Tuesday, February 9, 2010

Copyright: a mind-field - story courtesy of Gauteng Film Commission

The International Copyright Balance and Documentary Film Project of America University, together with South African film industry organisations, including the Documentary Filmmakers Association (DFA), Women of the Sun (WoS) and Black Filmmakers Network (BFN), released a groundbreaking report on copyright clearance obligations for South African documentary filmmakers at the end of 2009.

Filmmaker and board member of the DFA, Marc Schwinges, explains that the report essentially summarises research conducted with 41 South African filmmakers by the DFA and BFN in late 2008 and 2009.

"This research is about filmmakers' perceptions and practices in South African copyright law. These views were then analysed, with a draft version of the report, at an industry forum hosted in March 2009 in Cape Town by American academic legal experts from the American University. We also met up in December 2009 to finalise the report."

He elaborates that the report also includes South African legal and constitutional viewpoints. "A legal review was commissioned and this was also included in the report, along with the filmmakers' views.

The report is now a blueprint in defining what is 'Fair Practice' with regard to our industry. 'Fair Practice' includes such rights as 'Fair Quotation', 'Incidental capture of artistic works' etc. The ultimate aim is to publish a 'Best Practice Document', which examines what documentary filmmakers consider fair use and reasonable interpretations of various 'User Rights' in the South African Copyright Act. Additionally it also aims to look at how South African copyright law may be reviewed in the future."

Some of the major issues that arose with regards to the report revolved around what constitutes filmmakers' rights when it comes to using copyrighted material.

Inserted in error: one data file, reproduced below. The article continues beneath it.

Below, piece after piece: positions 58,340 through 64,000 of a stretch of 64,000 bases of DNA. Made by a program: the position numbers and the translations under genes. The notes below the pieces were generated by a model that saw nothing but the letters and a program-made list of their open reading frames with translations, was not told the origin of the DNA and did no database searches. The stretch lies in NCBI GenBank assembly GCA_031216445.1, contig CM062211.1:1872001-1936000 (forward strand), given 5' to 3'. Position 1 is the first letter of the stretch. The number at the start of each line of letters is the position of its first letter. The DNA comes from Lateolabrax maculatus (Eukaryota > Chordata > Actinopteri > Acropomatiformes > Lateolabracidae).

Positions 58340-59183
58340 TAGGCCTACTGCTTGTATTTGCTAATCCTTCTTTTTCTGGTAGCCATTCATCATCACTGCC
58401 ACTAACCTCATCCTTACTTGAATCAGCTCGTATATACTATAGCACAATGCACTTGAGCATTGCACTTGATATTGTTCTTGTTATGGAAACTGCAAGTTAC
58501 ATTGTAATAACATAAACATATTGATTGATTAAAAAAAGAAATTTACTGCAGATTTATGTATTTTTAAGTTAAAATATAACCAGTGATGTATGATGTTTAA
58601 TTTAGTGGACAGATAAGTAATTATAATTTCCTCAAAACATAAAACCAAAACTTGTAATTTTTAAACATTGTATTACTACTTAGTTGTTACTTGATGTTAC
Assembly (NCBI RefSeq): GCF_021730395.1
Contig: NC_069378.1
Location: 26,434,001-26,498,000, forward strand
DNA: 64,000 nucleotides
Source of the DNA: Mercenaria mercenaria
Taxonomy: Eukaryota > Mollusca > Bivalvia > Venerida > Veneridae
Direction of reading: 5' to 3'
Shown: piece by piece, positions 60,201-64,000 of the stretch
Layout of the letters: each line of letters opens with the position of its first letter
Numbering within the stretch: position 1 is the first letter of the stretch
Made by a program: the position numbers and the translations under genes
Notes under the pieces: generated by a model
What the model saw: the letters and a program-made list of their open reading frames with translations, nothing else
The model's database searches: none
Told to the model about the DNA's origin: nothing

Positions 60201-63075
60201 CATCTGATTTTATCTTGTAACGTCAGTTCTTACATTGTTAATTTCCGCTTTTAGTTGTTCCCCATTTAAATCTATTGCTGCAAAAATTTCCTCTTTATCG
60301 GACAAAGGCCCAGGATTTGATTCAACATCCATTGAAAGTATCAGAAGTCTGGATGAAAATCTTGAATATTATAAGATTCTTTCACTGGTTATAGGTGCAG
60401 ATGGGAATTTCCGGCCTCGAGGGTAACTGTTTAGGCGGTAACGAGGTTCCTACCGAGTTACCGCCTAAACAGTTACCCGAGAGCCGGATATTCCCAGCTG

Marc Schwinges, board member of the DFA

"Filmmakers struggle to comprehend what 'User Rights' are, how to implement 'Fair Practice' and what the legal repercussions are of not following a best practice guideline. We hope that the report will go some way in clarifying these issues," says Schwinges, adding that they hope the report may in future influence South African copyright law.

"However it is too early to comment on possible changes to the South African Copyright law, but ultimately the report does allow us to analyse further and possibly in time, to make some suggestions that may influence the law. The existing 'User Rights' however can only be effectively utilised within an industry accepted and widely published 'Best Practice' document, the 'Gatekeeper' (broadcasters, distributors etc) would also need to accept this 'Best Practice'. However the 'Best Practice' document is still a work in progress and is not complete."

He explains that the DFA, WoS and BFN have all pledged to take the process forward. "We are attempting to secure funding to draft a complete industry 'Best Practice Document'. Once a draft of this document is complete - hopefully in a year if funding is sourced - than a broader industry review process will again be conducted. A task team is currently being finalised to take this process forward."

Schwinges concludes: "Once we have a 'Best Practice Document for Documentary User Rights in Copyright for South Africa', we will need to test it. Once it has been tested, and the 'Gatekeepers' have accepted it as a reasonable alternative to clearing all material, then we may look towards the standards that exist worldwide between all 'Best Practice Documents' so that a film can enjoy global exposure."

To view story on gfc site click here.